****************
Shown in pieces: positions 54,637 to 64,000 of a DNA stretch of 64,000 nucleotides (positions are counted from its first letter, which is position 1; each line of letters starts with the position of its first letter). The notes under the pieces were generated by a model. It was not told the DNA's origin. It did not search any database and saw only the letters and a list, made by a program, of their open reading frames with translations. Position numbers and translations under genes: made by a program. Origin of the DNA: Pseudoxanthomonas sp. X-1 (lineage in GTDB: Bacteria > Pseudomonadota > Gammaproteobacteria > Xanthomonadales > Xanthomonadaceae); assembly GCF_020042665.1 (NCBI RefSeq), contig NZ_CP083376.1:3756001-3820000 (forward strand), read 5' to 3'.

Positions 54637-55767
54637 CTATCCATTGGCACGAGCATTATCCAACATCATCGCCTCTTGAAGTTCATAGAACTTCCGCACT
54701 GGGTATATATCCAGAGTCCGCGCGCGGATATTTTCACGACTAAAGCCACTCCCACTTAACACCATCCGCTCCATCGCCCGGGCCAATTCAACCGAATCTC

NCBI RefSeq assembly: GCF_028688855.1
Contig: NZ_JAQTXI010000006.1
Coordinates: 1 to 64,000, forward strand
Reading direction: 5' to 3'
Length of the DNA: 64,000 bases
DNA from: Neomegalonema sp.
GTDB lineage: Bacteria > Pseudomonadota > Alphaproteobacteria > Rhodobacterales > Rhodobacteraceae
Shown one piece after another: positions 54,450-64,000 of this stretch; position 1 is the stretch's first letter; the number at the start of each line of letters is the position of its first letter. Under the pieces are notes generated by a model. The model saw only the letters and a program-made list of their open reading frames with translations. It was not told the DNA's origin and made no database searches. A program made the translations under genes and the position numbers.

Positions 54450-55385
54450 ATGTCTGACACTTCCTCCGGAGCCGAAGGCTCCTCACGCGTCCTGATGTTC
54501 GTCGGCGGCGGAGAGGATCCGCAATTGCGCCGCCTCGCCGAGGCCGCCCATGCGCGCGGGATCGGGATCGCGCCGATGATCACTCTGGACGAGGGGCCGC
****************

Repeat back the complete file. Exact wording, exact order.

Shown in pieces: positions 54,637 to 64,000 of a DNA stretch of 64,000 nucleotides (positions are counted from its first letter, which is position 1; each line of letters starts with the position of its first letter). The notes under the pieces were generated by a model. It was not told the DNA's origin. It did not search any database and saw only the letters and a list, made by a program, of their open reading frames with translations. Position numbers and translations under genes: made by a program. Origin of the DNA: Pseudoxanthomonas sp. X-1 (lineage in GTDB: Bacteria > Pseudomonadota > Gammaproteobacteria > Xanthomonadales > Xanthomonadaceae); assembly GCF_020042665.1 (NCBI RefSeq), contig NZ_CP083376.1:3756001-3820000 (forward strand), read 5' to 3'.

Positions 54637-55767
54637 CTATCCATTGGCACGAGCATTATCCAACATCATCGCCTCTTGAAGTTCATAGAACTTCCGCACT
54701 GGGTATATATCCAGAGTCCGCGCGCGGATATTTTCACGACTAAAGCCACTCCCACTTAACACCATCCGCTCCATCGCCCGGGCCAATTCAACCGAATCTC

NCBI RefSeq assembly: GCF_028688855.1
Contig: NZ_JAQTXI010000006.1
Coordinates: 1 to 64,000, forward strand
Reading direction: 5' to 3'
Length of the DNA: 64,000 bases
DNA from: Neomegalonema sp.
GTDB lineage: Bacteria > Pseudomonadota > Alphaproteobacteria > Rhodobacterales > Rhodobacteraceae
Shown one piece after another: positions 54,450-64,000 of this stretch; position 1 is the stretch's first letter; the number at the start of each line of letters is the position of its first letter. Under the pieces are notes generated by a model. The model saw only the letters and a program-made list of their open reading frames with translations. It was not told the DNA's origin and made no database searches. A program made the translations under genes and the position numbers.

Positions 54450-55385
54450 ATGTCTGACACTTCCTCCGGAGCCGAAGGCTCCTCACGCGTCCTGATGTTC
54501 GTCGGCGGCGGAGAGGATCCGCAATTGCGCCGCCTCGCCGAGGCCGCCCATGCGCGCGGGATCGGGATCGCGCCGATGATCACTCTGGACGAGGGGCCGC